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Meanwhile, Darla was filing paperwork of her own. At the Jefferson County courthouse, she handwrote a motion requesting an emergency hearing because she'd never received notice of the last one. She referred to the disclosures that had been made in the Denver Juvenile Court case and wrote that Tony is a "danger to the children" and that allowing him unsupervised visits "would be detrimental to their well-being."
On June 5, Martinez denied her motion, saying that it did not comply with the Colorado Rules of Civil Procedure, primarily because she had not sent notice to her ex-husband's attorney. Darla tried to get an attorney to help, but she and Dan didn't have enough money to pay one, and Metro Volunteer Lawyers told them they made too much money to qualify for help. She filed another motion on her own, but was denied again June 12 on similar grounds.
Michele Roche, an attorney at the Rocky Mountain Children's Law Center who works as a child and family investigator (or CFI, the new term for an SA) says it can be hard for parents who have been in juvenile court to understand how the domestic-relations court works. Divorce cases are voluntary. There's no state involvement. Judges and attorneys don't track down addresses. When an individual moves, it's his or her responsibility to notify the court. And because the state is not the moving party in domestic relations, the state also isn't picking up the tab for anything. Parties to a divorce pay for their own lawyers. Excluding a small minority who qualify as indigent, parents must pay for their own CFIs, too. "If you want counseling or supervised visitation, you get your checkbook out," she says. Thus, the children of parents who can't — or don't want to — come up with a $2,000 to $5,000 retainer don't get an advocate in court.
"Justice is expensive," Roche says. "That's so true in family court, and so sad, because who are the losers? The children." But, she adds, the domestic-relations court isn't set up to handle the most "gruesome" family situations in which children are being abused. That's what the juvenile court is for.
Afraid she'd run out of options in the Jefferson County District Court, Darla hoped for an intervention from the Denver Department of Human Services. DDHS, however, explained that there was nothing they could do unless new accusations of abuse or new information about the old case had arisen.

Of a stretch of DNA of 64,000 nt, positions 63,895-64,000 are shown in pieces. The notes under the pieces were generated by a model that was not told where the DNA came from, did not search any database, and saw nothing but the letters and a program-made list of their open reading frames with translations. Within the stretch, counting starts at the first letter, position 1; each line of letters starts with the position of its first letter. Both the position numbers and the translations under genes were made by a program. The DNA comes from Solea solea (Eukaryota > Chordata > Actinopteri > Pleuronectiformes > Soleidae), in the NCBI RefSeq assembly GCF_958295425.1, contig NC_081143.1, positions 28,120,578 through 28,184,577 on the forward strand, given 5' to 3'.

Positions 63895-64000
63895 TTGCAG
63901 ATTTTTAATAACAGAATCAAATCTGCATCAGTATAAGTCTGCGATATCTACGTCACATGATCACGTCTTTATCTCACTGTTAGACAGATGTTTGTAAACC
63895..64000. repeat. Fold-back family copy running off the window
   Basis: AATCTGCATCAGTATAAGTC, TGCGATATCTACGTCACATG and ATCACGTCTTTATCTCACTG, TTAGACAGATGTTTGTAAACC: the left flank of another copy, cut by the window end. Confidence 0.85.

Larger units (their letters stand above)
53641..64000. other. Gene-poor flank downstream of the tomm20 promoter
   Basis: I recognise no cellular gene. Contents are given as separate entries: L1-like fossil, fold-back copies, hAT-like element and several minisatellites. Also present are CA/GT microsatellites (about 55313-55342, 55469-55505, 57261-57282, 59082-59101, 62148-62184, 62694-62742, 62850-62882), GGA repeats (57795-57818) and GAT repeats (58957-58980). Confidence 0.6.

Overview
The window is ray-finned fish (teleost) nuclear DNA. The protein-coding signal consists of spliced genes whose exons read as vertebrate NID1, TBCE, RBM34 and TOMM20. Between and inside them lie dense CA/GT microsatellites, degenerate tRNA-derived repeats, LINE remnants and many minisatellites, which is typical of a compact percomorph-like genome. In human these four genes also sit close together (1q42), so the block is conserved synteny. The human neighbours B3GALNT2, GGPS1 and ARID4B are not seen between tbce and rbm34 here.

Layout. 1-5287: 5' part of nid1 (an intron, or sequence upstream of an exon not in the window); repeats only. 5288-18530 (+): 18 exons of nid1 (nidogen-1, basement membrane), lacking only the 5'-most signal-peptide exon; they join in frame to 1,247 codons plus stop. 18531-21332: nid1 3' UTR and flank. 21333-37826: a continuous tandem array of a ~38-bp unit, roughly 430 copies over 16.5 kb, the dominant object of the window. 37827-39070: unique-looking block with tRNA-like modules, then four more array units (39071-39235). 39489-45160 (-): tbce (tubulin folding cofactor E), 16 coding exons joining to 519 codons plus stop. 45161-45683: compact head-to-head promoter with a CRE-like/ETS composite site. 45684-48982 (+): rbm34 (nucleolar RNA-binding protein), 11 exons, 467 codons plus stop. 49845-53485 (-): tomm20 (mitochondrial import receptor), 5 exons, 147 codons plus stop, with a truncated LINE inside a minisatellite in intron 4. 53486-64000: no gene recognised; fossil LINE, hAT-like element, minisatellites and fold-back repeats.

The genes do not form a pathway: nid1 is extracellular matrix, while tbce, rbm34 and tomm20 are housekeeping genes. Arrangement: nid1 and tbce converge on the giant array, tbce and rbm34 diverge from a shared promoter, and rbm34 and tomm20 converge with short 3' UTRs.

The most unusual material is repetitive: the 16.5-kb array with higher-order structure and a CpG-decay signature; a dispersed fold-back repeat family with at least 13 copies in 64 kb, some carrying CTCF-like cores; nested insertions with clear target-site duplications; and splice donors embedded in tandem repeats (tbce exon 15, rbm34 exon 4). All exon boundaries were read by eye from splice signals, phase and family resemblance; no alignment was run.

DDHS intake administrator Booker says the department constantly gets referrals from one or both parents party to a divorce proceeding. "It's an everyday occurrence to get one person who just continually calls in allegations of abuse and neglect," she says. "It's an area where I think, generally speaking, all of the counties would attempt to have those discussions happening in the domestic court."
She says a judge can address concerns of abuse by appointing a child and family investigator. Or, if the judge feels there are child-protection issues, make a referral to human services.
Still, referrals stemming from divorce don't only come from the courts handling domestic issues, and when a parent alleges abuse or neglect, the department will investigate. Then, if evidence exists that the child is being abused or neglected or in imminent danger, the caseworker will ask a juvenile court judge to place a hold on the divorce proceeding, giving DDHS custody of the child. "That judge's expectation and most frequent verbal expression back to us is: 'I want to see you in court having filed a D&N petition within the next 72 hours,'" says Booker. "You can't do step one unless you can take step two, so you would need to have evidence that really corroborates the children are in danger."
In June 2005, the agency did have evidence — in the form of Ethan's disclosure to the forensic interviewer — that the children would be in danger if they had unsupervised visits with their father. The D&N case was opened based on that evidence. After a few months, however, the agency and court thought that the case could be resolved informally. "The court can enter an informal adjustment once they feel the questions or concerns [that opened the case] have been addressed and the family has agreed to do certain things," Booker says. "If they do those things, after six months [the case and the agreement] completely go away. It's not a permanent custody arrangement."
Tony's attorney, Gary Gottesfeld, claims that since the juvenile court case was resolved via informal adjustment, neither the agency nor the court felt the children were in danger. "[Darla] has made some serious allegations," Gottesfeld says. "Had anyone felt those were accurate, there never would have been an informal adjustment, which is basically an agreement to resolve somewhat minor problems. Normally, if there are concerns the children might be subject to sexual abuse in the future, there would be much more intensive procedures implemented than an informal adjustment. But even the fact that the informal adjustment was successfully completed would generally dictate that those professionals did not have any concern about the possibility of ongoing sexual abuse."
Barb Shaklee, assistant director of the human services legal section for the Denver city attorney's office, says she wouldn't use Gottesfeld's exact characterization: "Typically, [an informal adjustment] is used for cases in which there's a strong expectation that things can be resolved in six months without court oversight. It's a more workable situation.